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No modern industry better illustrates the fast pace of change today than the computer industry. And no industry has had such far-reaching effects. These days, almost everything we do involves computer technology.

Before the creation of modern electronic computers came the invention of punched cards. These stiff paper cards had holes punched in different places. The holes were somewhat like computer code. When put into a machine, the machine could translate the holes into data or information. The earliest punched card system was able to speed up some tasks. However, the machines were so huge that they took up space in several large rooms.

In 1946, Americans John Mauchly and John Presper Eckert developed the first modern computer. It was called the Electrical Numerical Integrator and Calculator, or ENIAC. It took a year to design the machine and about a year and a half to build it. It cost about $50,000 (about $650,000 today).

ENIAC was 8 feet tall and 80 feet long, and it weighed 30 tons. To operate, it used more than 17,000 heat-generating vacuum tubes. Vacuum tubes were a common part of most electronics in the twentieth century, including radios, televisions, and telephone networks. But several of ENIAC's tubes burned out almost every day, which affected its reliability. Critics wrote the machine off. They said it was a waste of money and time.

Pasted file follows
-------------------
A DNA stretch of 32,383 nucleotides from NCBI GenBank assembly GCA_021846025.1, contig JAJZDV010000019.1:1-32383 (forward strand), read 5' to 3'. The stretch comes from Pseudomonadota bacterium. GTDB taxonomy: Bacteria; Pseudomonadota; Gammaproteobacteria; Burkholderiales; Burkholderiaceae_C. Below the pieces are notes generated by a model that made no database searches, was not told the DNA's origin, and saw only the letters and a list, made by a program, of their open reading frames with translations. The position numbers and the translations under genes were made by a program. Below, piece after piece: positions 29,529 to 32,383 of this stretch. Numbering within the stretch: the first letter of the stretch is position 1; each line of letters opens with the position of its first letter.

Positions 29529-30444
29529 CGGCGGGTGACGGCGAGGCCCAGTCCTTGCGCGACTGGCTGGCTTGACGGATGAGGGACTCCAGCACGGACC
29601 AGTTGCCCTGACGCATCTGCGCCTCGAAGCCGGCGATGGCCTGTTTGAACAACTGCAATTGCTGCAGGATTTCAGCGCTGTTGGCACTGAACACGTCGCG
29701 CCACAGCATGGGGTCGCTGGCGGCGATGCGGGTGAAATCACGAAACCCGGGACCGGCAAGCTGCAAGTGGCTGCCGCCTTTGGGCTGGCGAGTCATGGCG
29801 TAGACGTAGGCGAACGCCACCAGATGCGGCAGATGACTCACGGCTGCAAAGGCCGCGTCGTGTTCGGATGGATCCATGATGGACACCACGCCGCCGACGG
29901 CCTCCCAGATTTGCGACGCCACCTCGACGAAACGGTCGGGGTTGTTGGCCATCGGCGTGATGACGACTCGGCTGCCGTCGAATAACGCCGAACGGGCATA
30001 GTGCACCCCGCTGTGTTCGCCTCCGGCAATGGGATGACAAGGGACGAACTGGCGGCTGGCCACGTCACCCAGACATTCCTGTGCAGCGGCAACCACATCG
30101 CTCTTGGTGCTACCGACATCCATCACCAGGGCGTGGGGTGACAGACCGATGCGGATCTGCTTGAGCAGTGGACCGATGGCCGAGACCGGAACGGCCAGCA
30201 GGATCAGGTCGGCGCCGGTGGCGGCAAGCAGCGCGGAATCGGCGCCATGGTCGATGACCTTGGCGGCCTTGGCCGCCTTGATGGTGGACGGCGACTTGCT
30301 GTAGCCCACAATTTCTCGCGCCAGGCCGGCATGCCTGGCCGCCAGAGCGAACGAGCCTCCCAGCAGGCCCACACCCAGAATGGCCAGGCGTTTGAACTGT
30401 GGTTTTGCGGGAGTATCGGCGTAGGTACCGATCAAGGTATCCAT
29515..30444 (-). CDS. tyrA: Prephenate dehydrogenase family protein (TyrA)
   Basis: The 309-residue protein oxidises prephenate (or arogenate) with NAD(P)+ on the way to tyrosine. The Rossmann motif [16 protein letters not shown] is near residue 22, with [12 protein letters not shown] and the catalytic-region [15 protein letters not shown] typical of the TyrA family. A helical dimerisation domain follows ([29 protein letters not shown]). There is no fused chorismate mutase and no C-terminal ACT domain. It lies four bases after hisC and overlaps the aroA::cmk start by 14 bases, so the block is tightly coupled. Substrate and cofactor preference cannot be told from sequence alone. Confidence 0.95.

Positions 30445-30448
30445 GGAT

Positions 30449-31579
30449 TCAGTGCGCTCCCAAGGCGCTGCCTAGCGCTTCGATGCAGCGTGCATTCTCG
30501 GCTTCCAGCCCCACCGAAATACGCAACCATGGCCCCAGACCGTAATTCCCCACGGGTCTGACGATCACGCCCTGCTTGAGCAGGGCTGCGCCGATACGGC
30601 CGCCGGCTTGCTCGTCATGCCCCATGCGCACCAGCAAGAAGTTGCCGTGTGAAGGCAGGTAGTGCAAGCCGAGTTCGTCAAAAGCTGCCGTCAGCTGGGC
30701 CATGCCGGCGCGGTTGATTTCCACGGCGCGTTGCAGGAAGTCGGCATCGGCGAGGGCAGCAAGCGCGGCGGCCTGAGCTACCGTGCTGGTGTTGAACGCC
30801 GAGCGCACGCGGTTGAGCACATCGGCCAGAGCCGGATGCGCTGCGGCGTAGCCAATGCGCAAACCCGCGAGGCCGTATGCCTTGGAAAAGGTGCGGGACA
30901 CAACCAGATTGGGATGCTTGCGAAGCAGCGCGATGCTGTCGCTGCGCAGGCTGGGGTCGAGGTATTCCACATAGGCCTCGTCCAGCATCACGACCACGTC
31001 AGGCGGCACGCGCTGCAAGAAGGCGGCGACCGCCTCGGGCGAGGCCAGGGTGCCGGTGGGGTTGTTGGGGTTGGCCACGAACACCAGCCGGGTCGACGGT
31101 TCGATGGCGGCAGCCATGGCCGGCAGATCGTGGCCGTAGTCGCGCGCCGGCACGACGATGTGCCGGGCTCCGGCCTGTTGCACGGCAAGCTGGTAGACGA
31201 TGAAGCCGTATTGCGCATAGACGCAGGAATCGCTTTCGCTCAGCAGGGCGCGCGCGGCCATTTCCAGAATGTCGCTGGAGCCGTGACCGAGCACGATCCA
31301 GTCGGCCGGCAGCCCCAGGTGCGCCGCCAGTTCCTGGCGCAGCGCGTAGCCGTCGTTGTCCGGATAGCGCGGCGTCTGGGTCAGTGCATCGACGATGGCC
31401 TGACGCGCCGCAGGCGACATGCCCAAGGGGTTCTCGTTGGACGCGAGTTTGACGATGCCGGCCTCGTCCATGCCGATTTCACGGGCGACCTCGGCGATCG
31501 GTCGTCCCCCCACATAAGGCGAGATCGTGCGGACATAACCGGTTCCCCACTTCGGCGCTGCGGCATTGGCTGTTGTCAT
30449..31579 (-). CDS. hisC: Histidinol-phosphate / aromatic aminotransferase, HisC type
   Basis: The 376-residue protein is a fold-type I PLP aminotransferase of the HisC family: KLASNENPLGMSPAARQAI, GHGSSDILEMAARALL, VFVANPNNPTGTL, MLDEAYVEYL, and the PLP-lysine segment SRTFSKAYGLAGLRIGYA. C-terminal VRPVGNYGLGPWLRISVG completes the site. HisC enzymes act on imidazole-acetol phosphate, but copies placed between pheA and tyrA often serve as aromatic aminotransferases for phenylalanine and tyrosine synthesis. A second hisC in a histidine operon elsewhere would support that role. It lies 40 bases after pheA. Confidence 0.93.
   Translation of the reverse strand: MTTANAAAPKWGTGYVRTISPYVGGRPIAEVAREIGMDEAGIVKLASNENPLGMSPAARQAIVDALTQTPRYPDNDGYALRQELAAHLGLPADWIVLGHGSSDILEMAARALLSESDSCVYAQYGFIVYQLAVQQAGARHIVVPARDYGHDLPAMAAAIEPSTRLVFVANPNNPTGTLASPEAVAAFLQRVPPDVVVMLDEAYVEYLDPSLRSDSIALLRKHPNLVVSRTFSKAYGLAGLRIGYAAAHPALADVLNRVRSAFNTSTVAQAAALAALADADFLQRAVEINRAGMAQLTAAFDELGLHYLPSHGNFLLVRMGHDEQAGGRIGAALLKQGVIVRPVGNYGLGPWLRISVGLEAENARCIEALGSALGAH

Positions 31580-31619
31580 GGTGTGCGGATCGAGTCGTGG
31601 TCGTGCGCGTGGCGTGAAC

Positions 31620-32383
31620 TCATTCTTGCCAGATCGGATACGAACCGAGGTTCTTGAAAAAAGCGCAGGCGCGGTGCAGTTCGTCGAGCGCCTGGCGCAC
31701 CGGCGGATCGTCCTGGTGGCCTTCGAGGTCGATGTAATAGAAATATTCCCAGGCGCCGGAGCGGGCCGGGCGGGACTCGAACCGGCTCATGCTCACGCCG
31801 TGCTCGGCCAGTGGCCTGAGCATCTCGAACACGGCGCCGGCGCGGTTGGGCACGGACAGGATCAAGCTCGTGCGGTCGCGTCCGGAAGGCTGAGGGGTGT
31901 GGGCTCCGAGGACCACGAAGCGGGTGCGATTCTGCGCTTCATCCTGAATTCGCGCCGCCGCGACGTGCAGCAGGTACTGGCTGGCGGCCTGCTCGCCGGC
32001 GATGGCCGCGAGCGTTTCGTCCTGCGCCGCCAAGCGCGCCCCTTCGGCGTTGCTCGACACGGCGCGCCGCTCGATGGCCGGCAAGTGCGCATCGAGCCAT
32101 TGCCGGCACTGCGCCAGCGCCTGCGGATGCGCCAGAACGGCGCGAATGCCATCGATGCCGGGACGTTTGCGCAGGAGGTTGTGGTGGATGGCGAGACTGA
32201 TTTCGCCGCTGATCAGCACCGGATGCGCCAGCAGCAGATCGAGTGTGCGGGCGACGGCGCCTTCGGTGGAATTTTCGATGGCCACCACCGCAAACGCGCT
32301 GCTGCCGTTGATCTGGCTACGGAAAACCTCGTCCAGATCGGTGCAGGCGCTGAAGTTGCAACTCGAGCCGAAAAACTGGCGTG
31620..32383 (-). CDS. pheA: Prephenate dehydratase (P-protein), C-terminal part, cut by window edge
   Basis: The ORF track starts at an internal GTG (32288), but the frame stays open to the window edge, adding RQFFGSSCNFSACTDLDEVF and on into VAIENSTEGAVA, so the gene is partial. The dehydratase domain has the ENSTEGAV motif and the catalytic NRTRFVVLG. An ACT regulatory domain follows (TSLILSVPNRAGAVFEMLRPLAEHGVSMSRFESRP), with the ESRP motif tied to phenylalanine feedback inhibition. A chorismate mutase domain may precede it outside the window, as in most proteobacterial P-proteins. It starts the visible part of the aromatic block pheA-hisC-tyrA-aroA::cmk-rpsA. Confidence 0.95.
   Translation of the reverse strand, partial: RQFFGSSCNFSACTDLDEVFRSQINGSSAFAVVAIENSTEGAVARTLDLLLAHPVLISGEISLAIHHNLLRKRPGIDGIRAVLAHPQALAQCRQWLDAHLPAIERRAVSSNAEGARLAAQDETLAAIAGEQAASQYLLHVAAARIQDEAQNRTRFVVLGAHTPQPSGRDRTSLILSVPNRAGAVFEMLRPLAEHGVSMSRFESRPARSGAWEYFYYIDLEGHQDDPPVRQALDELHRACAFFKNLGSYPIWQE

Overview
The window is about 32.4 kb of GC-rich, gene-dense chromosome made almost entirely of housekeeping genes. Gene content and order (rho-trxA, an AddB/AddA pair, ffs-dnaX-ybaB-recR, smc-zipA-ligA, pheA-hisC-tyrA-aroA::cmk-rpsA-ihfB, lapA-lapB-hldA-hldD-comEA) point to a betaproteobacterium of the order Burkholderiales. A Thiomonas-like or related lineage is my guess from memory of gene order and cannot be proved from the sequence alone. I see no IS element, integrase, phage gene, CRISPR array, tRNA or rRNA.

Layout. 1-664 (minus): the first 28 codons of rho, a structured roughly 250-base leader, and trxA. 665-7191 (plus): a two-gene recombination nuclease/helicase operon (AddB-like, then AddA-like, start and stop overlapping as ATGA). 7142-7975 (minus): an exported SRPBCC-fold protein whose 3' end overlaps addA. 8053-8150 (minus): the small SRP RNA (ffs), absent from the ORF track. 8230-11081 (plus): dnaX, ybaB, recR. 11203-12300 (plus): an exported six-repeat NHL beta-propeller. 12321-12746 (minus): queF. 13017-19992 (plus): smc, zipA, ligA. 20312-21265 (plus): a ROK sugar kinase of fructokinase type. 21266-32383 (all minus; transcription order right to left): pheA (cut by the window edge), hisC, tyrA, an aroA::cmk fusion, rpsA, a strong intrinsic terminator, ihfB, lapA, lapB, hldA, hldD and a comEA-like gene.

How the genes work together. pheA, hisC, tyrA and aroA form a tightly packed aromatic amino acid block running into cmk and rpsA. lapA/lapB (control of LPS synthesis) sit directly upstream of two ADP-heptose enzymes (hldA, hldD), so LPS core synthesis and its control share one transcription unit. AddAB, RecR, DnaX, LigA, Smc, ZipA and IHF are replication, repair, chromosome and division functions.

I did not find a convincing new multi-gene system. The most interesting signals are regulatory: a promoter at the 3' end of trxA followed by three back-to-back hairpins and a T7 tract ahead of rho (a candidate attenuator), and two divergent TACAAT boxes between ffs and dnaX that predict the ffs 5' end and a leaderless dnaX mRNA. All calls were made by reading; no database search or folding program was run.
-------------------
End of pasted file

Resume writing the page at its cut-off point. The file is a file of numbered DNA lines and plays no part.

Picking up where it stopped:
However, the ENIAC was faster than any machine that came before it. In one second, it could complete 5,000 addition problems. The US military put it to use for calculations, weather prediction, wind-tunnel design, and even the development of hydrogen bombs.

The next evolution in computers was the transistor computer. These second-generation computers were built in the 1950s and 1960s. Engineers replaced vacuum tubes with newer technology called transistors. The transistor computers were much more powerful and reliable than vacuum tube computers. They were also much smaller in size. Transistor computers paved the way for personal computers.